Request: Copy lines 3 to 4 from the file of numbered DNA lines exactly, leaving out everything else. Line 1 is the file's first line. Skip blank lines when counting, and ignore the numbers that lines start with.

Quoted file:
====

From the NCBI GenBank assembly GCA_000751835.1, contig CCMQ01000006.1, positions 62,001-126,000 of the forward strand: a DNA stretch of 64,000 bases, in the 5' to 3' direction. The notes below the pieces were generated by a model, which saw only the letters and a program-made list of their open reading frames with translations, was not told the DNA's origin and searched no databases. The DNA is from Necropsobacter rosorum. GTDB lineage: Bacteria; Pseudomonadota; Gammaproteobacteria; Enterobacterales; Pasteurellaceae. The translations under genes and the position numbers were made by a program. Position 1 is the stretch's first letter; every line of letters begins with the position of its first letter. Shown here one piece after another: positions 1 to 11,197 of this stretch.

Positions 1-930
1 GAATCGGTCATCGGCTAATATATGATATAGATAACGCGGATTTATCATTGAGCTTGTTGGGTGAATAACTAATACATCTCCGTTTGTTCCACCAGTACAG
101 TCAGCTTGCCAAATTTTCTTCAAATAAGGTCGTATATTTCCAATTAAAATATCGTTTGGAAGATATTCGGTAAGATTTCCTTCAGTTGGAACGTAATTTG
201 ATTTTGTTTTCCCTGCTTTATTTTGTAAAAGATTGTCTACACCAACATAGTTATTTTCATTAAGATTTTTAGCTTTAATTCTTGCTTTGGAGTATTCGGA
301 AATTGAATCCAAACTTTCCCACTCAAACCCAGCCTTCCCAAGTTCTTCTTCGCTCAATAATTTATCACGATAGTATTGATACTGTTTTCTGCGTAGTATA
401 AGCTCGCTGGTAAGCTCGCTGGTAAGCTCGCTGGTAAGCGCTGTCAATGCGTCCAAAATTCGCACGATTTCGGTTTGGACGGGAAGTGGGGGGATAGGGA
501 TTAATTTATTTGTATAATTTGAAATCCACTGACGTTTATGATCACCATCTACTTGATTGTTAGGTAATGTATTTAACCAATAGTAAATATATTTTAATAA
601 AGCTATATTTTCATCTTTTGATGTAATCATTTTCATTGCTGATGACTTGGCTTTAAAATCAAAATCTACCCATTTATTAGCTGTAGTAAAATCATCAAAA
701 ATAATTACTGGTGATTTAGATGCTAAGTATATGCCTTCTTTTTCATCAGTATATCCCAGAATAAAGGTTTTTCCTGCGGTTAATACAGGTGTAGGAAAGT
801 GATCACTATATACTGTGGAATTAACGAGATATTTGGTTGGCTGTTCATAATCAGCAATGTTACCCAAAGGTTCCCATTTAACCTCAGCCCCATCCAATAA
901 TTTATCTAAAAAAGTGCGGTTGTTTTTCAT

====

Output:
1 GAATCGGTCATCGGCTAATATATGATATAGATAACGCGGATTTATCATTGAGCTTGTTGGGTGAATAACTAATACATCTCCGTTTGTTCCACCAGTACAG
101 TCAGCTTGCCAAATTTTCTTCAAATAAGGTCGTATATTTCCAATTAAAATATCGTTTGGAAGATATTCGGTAAGATTTCCTTCAGTTGGAACGTAATTTG